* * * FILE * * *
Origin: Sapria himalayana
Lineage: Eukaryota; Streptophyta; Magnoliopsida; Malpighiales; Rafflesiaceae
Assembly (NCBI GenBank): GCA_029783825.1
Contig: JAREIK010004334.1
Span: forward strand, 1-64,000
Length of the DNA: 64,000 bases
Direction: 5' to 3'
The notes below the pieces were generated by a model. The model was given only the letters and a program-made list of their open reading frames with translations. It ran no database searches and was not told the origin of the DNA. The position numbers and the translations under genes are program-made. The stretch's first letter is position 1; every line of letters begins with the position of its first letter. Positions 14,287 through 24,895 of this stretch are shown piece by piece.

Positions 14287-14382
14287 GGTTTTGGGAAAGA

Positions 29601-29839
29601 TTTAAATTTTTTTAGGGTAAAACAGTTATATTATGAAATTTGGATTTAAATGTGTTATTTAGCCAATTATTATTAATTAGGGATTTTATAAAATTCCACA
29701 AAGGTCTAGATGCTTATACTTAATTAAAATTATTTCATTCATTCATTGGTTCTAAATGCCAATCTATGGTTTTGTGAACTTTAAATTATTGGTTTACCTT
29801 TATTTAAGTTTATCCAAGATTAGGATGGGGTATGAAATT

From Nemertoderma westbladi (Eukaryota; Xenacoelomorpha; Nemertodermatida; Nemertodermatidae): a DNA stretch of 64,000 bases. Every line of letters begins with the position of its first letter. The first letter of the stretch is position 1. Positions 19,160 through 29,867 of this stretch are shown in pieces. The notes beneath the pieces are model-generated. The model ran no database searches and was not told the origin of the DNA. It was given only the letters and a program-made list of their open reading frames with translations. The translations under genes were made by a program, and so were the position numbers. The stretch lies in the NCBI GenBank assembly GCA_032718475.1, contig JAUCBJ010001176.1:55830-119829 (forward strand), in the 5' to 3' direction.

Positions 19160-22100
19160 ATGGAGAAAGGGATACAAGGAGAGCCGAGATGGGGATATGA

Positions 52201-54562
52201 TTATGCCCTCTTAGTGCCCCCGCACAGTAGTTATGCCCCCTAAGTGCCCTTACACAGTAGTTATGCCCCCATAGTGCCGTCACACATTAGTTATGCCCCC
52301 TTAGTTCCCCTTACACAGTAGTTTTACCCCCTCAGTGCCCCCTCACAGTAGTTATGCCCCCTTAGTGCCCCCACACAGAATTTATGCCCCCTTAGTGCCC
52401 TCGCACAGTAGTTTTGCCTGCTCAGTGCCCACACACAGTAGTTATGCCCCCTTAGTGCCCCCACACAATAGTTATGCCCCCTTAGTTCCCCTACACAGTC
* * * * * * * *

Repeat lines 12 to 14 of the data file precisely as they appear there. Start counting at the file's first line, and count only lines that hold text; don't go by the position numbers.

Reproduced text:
29601 TTTAAATTTTTTTAGGGTAAAACAGTTATATTATGAAATTTGGATTTAAATGTGTTATTTAGCCAATTATTATTAATTAGGGATTTTATAAAATTCCACA
29701 AAGGTCTAGATGCTTATACTTAATTAAAATTATTTCATTCATTCATTGGTTCTAAATGCCAATCTATGGTTTTGTGAACTTTAAATTATTGGTTTACCTT
29801 TATTTAAGTTTATCCAAGATTAGGATGGGGTATGAAATT